his 2016 has been an excellent year to be a comic book fan. We had the epic brawl between the Bat and Superman finally hit the big screen, and Civil War was a third Avengers movie mistitled Captain America. Both shared a common theme becoming more and more apparent in today’s more realistic comic scene: the question of SUPERHERO REGISTRATION.
Superheroes working for the government is not a new theme. Alan Moore and Frank Miller touched on the subject in their seminal Watchmen and The Dark Knight Returns, respectively (nearly 30 years ago!). And while Moore and Miller deconstructed the idea of superheroes in a realistic world, we’ve seen later works, such as Brian Michael Bendis’ Powers and Kurt Busiek’s Astro City, touch on this idea too. Even the forgettable Youngblood touched on the idea.
Is a registration plotline endgame for any superhero story?
More pertinently, should it be?
Today’s comic reader is savvier than the readers of the Golden and Silver Ages. Heck, one of the Comics Code Authority’s first regulations of books in the 60s was that heroes ALWAYS had to win and villains ALWAYS had to lose at the end of the story. Today it’s usually more ambiguous.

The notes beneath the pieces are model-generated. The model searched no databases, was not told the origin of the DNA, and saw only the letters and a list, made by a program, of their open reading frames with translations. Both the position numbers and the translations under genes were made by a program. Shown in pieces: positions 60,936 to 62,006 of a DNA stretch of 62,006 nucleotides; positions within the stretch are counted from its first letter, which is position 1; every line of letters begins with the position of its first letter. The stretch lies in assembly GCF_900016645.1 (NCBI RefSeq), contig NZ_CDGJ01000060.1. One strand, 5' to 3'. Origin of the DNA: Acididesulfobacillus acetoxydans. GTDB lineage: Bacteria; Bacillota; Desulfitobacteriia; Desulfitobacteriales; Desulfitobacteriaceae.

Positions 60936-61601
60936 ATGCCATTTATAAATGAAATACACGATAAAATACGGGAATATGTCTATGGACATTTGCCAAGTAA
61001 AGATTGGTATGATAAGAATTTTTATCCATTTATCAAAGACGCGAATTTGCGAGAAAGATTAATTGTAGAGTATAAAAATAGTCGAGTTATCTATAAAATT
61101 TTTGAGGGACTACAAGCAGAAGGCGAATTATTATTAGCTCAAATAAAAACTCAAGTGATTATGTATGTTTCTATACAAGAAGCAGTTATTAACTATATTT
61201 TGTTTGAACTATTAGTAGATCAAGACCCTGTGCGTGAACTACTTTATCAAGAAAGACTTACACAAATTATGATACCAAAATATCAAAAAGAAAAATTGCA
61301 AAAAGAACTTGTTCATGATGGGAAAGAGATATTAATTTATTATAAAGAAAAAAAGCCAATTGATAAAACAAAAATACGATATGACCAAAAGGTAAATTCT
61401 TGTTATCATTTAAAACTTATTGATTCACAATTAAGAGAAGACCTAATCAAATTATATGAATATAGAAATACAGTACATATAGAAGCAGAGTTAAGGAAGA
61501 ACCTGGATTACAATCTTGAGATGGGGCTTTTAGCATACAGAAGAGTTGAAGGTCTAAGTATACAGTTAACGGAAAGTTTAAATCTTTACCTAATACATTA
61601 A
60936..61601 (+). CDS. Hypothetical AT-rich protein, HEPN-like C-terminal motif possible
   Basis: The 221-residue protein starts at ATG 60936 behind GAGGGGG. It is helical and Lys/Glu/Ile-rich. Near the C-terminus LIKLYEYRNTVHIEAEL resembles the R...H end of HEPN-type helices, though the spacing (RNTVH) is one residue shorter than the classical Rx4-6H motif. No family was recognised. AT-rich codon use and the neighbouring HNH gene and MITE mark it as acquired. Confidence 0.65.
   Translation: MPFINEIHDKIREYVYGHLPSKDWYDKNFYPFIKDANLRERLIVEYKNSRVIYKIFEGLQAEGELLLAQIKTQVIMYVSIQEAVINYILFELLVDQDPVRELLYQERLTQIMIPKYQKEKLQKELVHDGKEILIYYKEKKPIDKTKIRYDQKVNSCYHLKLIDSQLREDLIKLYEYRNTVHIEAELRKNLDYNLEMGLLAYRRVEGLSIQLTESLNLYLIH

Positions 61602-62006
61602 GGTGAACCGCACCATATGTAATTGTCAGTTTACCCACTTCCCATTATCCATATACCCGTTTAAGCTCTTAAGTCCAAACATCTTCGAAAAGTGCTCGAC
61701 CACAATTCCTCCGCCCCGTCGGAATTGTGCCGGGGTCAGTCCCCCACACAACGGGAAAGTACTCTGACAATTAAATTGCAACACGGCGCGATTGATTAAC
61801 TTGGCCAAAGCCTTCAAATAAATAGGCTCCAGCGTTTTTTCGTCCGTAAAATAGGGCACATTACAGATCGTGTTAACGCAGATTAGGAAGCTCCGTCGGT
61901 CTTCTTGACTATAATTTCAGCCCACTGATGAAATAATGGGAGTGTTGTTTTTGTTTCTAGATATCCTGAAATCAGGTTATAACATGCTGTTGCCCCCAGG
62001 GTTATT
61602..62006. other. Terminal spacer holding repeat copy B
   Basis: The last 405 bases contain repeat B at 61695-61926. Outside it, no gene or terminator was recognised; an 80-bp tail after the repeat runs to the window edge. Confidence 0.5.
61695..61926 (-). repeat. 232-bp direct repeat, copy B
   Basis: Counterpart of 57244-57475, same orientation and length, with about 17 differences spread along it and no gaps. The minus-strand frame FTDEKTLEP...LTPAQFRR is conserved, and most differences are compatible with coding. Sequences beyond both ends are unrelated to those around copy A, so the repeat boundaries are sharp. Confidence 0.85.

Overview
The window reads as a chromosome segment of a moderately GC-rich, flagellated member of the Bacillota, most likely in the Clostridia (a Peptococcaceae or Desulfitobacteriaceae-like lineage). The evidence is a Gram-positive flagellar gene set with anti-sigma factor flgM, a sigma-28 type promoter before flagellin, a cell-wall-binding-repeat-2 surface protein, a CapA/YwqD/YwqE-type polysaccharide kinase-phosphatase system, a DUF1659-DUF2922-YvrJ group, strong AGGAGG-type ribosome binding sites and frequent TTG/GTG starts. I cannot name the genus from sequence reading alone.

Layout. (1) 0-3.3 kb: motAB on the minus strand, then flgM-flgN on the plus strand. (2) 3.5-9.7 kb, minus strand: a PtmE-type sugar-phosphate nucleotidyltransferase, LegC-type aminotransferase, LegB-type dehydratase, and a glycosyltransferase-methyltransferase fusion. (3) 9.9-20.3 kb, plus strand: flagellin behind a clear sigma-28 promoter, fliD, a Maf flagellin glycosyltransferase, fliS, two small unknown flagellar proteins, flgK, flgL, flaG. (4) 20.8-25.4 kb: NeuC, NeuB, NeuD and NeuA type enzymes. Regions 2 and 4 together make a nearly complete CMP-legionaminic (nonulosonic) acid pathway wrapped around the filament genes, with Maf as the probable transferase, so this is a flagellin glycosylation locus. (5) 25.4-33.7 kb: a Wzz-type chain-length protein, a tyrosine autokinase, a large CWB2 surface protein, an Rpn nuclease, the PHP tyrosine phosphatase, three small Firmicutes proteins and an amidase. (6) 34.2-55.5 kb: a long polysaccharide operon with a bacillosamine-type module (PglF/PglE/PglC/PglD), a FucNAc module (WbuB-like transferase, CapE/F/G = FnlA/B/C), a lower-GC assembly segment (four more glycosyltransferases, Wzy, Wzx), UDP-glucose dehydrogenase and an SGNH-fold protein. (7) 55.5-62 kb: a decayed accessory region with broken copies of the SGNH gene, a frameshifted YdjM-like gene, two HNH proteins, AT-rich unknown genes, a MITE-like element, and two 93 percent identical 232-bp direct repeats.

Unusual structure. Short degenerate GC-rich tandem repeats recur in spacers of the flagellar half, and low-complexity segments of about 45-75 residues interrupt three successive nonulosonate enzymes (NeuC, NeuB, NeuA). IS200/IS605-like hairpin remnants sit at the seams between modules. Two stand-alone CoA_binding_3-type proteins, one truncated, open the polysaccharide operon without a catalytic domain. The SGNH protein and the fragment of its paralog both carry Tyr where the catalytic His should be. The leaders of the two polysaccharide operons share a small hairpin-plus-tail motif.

Just as Superman’s popularity waned due to his arguably dated morals and the rise of the Marvel-type superhero (men and women with fantastic powers, but also human problems), it seems that some of the more fantastical elements of superhero stories have given way to a more realistic portrayal. Then Marvel-type heroes became passé, and we started seeing even darker heroes and anti-heroes.
Then the pendulum swung too far. We began to see more upbeat tales.
For me, this is where the Dark Age begets the Modern Age of comic books. I can’t pinpoint the exact moment we saw this, but there definitely is a more light-hearted feel to, say, Civil War than the Registration tales of the 80s, while remaining serious. And yet, both stories touch on Superhero Registration.
As I write this, Civil War II is on its second issue. Sales seem strong, no doubt bolstered by the popularity of Captain America: Civil War.
However, part of the reason I originally got into the comics medium is the infinite characters and worlds possible. Knowing that, I’d warn against another registration plotline. Registration, once cutting edge in this genre, is now a trope in itself, and becoming cliché.
If that plot is truly in your heart, go ahead and write it. Don’t let me stop you.
I’m just saying I might not put it on my pull list.